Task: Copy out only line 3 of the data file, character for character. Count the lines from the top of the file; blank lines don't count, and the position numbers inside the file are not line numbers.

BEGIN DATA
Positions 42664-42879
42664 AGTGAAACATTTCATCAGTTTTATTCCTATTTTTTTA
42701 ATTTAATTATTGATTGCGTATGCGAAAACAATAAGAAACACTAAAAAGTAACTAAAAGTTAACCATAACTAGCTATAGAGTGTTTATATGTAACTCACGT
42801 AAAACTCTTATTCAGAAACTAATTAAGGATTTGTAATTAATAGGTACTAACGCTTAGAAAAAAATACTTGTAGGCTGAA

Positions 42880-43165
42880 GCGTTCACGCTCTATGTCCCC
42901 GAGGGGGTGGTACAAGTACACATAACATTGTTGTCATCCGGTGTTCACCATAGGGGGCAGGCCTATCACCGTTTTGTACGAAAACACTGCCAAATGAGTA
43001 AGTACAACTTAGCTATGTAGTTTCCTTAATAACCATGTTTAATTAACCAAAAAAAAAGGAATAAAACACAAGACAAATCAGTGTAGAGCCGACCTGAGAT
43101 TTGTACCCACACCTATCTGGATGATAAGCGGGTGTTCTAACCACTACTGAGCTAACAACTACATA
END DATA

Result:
42701 ATTTAATTATTGATTGCGTATGCGAAAACAATAAGAAACACTAAAAAGTAACTAAAAGTTAACCATAACTAGCTATAGAGTGTTTATATGTAACTCACGT